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Beer is Australia's most popular alcoholic beverage with 1.8 billion cans and bottles being produced at Foster's Yatala brewery each year in Queensland alone - a quarter of Australia's total production.
According to a Spanish study, packaging is the greatest single contributor to the total greenhouse gas emissions generated through the beer production cycle. It constitutes one third of beer's total environmental impact, making container choice very significant.
In Australia beer is typically purchased in glass bottles, aluminium cans and in draught form where beer is served from a stainless steel keg.
Virgin glass is made by combining sand, soda ash and limestone in a blast furnace at temperatures of over 1500ºC. Bottles can also be made with up to 100 per cent recycled glass. In practice, 40 per cent recycled glass, or cullet, is used on average.
Aluminium is the third most abundant element (after oxygen and silicon) and is refined from the ore bauxite through a very energy intensive refining and smelting process that also creates a number of greenhouse gasses including the extremely potent perfluorocarbons (PFCs).
Stainless steel is a generic term for a family of corrosion resistant alloy steels containing 10.5 per cent or more chromium and is produced in an electric arc furnace.
Energy and emissions
An Australian study by the CSIRO and the University of Sydney looked at the relative inputs for each of the raw materials used in the packaging and shows aluminium is by far the most energy demanding material.
The report shows that greenhouse emissions for aluminium are five times the national average for other products, compared to steel at three times and glass which is only 30 per cent above the average.
These figures from the report reflect the energy intensive nature of the production of aluminium, which requires 211 MJ of energy per kilogram to produce, compared to 26 MJ per kilogram for steel and 10 to 14 MJ per kilogram for glass.
So intensive is aluminium's energy requirements that 15 per cent of Australia's total energy production is used to drive the production of aluminium (for all its uses - not just beer cans).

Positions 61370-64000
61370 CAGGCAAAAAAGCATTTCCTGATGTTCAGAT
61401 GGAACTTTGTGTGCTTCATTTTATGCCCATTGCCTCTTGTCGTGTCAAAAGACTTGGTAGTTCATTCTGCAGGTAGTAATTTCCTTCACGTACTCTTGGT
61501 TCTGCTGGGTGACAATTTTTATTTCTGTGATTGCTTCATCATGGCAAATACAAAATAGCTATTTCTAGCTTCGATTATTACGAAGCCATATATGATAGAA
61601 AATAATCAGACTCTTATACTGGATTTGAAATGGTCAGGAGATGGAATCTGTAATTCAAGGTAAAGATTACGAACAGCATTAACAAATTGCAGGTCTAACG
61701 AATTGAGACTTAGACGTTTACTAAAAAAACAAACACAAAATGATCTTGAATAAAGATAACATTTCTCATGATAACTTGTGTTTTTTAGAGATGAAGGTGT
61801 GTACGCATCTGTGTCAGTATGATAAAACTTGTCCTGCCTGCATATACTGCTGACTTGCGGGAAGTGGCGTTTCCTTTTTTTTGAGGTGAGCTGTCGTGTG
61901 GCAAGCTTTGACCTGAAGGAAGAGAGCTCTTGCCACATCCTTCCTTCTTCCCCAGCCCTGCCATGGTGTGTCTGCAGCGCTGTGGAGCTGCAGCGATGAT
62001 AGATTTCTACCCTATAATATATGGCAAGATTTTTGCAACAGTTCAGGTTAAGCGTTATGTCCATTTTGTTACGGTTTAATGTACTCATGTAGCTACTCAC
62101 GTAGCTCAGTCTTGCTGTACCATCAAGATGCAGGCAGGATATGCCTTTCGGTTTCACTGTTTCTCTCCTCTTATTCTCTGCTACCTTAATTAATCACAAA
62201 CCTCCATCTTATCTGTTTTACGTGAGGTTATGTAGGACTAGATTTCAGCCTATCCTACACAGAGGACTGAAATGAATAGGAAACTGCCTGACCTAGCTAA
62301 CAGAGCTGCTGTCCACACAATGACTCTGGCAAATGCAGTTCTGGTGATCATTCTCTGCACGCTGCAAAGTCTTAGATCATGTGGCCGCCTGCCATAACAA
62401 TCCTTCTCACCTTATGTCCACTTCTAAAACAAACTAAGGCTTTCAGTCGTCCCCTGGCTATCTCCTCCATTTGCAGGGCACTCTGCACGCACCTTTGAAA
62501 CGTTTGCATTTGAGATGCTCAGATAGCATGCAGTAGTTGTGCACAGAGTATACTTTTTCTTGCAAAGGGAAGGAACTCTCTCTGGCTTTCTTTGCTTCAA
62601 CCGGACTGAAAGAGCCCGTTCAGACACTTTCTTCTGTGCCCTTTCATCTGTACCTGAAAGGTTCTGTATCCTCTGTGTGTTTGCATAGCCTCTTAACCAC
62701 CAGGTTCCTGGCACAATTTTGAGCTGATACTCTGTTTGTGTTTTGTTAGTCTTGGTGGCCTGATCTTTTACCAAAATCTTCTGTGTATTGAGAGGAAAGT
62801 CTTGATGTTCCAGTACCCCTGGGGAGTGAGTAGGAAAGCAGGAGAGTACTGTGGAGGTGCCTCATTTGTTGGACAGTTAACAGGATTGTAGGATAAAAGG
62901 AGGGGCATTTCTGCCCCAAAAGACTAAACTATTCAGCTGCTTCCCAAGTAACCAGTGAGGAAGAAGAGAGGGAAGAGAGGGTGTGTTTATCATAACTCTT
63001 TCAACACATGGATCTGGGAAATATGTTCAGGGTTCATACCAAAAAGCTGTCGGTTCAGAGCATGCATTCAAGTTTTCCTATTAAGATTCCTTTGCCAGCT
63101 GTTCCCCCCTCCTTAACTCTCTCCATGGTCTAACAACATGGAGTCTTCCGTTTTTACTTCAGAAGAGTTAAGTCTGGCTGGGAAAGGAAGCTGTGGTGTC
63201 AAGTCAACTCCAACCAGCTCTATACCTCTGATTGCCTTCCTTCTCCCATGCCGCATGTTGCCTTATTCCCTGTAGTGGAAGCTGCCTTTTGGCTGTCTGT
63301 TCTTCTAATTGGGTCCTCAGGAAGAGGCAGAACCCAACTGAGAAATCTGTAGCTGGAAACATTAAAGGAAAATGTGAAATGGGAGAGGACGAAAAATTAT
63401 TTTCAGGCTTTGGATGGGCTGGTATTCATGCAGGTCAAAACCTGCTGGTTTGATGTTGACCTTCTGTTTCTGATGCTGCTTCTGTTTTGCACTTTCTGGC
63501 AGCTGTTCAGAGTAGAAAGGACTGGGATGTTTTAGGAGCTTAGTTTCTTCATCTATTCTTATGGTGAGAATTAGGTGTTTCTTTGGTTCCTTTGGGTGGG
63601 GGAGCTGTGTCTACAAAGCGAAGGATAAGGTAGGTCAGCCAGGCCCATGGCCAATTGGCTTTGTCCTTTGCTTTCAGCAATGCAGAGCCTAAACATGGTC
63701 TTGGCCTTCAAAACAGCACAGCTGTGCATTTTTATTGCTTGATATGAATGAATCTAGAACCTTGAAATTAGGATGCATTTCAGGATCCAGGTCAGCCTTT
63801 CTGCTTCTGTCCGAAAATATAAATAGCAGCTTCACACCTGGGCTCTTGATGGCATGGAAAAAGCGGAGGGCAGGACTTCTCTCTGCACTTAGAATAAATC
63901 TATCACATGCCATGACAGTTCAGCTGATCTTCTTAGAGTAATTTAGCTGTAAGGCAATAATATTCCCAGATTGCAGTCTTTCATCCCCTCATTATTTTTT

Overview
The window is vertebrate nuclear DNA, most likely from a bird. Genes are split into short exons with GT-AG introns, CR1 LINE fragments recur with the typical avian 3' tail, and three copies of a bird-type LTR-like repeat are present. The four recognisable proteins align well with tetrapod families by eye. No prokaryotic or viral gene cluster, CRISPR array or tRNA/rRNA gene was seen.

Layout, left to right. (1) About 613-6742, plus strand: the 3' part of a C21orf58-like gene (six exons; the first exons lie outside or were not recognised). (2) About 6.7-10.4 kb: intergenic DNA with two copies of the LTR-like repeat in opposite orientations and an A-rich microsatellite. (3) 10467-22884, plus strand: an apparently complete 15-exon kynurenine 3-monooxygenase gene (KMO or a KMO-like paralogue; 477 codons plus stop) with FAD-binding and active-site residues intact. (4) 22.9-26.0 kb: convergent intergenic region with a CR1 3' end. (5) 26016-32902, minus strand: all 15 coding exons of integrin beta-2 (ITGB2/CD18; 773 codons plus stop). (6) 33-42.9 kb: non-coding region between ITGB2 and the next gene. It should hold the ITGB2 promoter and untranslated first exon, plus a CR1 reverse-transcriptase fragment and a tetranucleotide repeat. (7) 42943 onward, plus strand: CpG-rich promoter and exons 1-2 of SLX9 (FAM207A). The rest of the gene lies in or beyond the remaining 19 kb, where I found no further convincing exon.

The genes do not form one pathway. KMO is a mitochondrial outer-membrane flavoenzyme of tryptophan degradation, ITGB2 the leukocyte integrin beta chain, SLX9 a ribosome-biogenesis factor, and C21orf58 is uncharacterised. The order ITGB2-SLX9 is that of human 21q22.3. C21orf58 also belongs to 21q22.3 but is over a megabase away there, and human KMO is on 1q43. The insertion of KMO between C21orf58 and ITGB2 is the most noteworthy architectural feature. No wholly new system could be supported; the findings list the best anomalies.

The figures for each are improved when recycling is taken into account. All are highly recyclable and energy savings of 93 per cent are possible for recycled aluminium, 79 per cent for steel and 57 per cent for glass over virgin product.
Despite the savings through recycling, aluminium production is still the least energy efficient.
Australia has reasonably high recycling rates with approximately 71 per cent of aluminium cans, 56 per cent steel packaging and 44 per cent for glass.
Transport and storage
A Greek study found that distribution of bottled beer contributed 3.9 per cent to the fuel consumption and emissions for beer as a whole. Given Australia's size and highly centralised beer industry, the effect of distribution is likely to be much more significant in Australia.
Weight is an important factor in the environmental impact of land transport. A Danish study found that one 330 mL aluminium can weighs 14.45 grams compared to glass at 145 grams. Hence, the impact of the transport and distribution of beer in glass is going to be higher than cans.
Moreover, with a UK Government-commissioned report indicating that refrigerators in pubs resulted in between 5.6 g and 150 g of CO2 emissions per litre of beer, the cooling properties of cans, which cool quicker, sees aluminium improve slightly again.
Kegs use efficient glycol systems, which only chill the beer as it is poured from the keg, rather than storing the full keg in a refrigerated state.
Each packaging material has its advantages and this comparison shows how vital recycling is to sustainable consumption of beer.
However, when it comes to drinking beer in the pub - assuming each comes from the same brewery - kegs are a winner. A keg can easily last 20 years and each is refilled on average 22 times a year, equivalent to a saving of 58,000 individual stubbies or cans.
Multiply that by the half million kegs that Foster's alone owns in Australia and that would save the environment the production of 29 billion cans or stubbies. Even allowing for the dead transport cost of returning large, empty kegs, they come out well ahead.
There are water and energy costs associated with washing glassware, though these days bottled beer is typically served with a glass too, which puts it on a par with kegged beer.
You save even more emissions if you follow the advice in the Coopers ads and walk to the pub!